HPC

AMD scores 200,000 cores worth of secret silicon at new Australian supercomputer

Chips will power $34m machine doing Square Kilometre Array work and more


Australia’s Pawsey Supercomputing Centre has bet on unannounced AMD Epyc silicon to power a new 50-petaFLOP supercomputer.

The centre refused to reveal clock speeds or other details of the silicon to us but did say that it will comprise over 1,600 dual-socket nodes and utilise over 200,000 cores. Those figures yield a per-machine core count of 125. We're willing to round that up to 128 and suggest that the centre is betting on the forthcoming Milan edition of AMD’s Epyc processors, which is widely expected to debut late in 2020. Today's Rome generation already reaches 64 cores per CPU, so if Milan goes there, too, it won’t be a surprise.

Pawsey executive director Mark Stickells told The Register the silicon is “an AMD architecture that is not yet available but is the same as being installed in other exascale labs.”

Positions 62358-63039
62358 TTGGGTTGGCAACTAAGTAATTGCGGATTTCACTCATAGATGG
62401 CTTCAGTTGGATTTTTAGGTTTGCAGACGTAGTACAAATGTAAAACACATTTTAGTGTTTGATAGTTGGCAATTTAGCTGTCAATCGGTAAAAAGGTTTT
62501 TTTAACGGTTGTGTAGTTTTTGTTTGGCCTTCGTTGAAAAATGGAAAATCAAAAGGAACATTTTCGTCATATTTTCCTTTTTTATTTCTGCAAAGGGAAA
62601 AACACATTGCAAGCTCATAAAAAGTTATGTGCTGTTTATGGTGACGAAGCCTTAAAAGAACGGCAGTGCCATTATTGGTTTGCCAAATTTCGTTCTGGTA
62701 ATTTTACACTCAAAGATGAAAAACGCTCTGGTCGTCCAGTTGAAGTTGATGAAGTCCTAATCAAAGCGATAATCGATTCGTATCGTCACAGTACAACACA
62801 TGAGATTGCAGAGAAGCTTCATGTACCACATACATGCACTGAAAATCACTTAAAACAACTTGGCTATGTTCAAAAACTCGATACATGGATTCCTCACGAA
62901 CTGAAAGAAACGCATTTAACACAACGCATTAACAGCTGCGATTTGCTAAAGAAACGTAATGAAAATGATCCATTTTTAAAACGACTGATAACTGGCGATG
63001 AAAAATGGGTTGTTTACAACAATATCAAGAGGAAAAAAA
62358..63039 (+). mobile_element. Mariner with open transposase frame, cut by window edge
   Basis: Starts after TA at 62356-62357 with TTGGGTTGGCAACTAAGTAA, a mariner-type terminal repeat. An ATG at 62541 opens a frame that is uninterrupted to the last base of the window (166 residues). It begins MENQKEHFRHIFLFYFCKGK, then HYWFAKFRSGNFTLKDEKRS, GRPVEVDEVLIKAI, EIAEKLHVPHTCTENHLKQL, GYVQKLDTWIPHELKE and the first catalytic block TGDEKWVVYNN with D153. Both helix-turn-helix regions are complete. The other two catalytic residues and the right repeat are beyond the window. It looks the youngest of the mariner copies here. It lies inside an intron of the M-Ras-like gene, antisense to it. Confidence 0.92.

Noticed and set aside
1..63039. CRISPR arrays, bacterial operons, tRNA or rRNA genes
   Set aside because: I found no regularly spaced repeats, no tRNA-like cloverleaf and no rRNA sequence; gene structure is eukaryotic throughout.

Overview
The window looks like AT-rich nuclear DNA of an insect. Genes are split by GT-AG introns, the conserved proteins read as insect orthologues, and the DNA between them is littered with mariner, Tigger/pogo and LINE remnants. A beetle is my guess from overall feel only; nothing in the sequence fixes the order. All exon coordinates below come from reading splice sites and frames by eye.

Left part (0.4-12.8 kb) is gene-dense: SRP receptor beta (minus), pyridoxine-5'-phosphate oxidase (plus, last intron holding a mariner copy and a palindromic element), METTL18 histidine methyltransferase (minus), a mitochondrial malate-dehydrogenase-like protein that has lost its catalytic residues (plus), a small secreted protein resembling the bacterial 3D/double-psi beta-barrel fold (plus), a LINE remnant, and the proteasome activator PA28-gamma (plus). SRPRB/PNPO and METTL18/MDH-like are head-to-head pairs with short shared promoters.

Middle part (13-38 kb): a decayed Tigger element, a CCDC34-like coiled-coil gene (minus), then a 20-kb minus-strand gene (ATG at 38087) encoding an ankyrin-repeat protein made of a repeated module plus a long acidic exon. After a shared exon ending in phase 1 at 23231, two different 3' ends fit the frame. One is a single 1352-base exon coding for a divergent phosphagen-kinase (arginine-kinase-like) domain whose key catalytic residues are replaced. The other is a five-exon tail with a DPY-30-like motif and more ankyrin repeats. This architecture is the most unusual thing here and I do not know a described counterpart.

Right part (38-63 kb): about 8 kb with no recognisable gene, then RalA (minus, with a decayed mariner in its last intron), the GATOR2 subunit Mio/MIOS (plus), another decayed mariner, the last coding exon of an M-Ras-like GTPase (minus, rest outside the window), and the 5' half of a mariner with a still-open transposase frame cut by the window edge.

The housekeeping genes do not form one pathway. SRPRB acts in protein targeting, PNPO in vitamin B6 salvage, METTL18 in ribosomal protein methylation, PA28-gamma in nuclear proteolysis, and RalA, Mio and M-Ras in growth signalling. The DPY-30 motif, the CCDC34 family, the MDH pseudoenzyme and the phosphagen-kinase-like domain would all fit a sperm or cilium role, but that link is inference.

The new ‘super will use HPE’s Cray EX architecture, pack over 750 GPUs, 548TB of RAM and put HPE’s Slingshot interconnect tech to work to pump at least 200Gb/sec of data into compute nodes and 800Gb/sec into GPU-equipped nodes.

The machine will supplant Pawsey’s current supers, Magnus and Galaxy, yet have a smaller footprint: it will occupy eight cabinets compared to the 11 housing its predecessors.

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Installation will take place in two phases, with two racks worth to be installed in Q3 2021 before the rest follows by Q2 2022.

The Pawsey Centre is located in Western Australia, a state that has currently closed its borders to both the rest of Australia and the world due to the coronavirus pandemic. HPE told The Register that even if international borders are closed, it has local staff who can install the new super.

Among the tasks the new machine will perform is data ingestion for the Australian Square Kilometre Array Pathfinder, which is also located in Western Australia.

Pawsey executive director Stickells told us the new machine will be welcomed by local boffins, as Magnus has been more than doubly oversubscribed in 2020 and Australian scientists are as keen as any others to do some heavy data crunching.

The new machine has been budgeted at AU$48m (US$34m). ®


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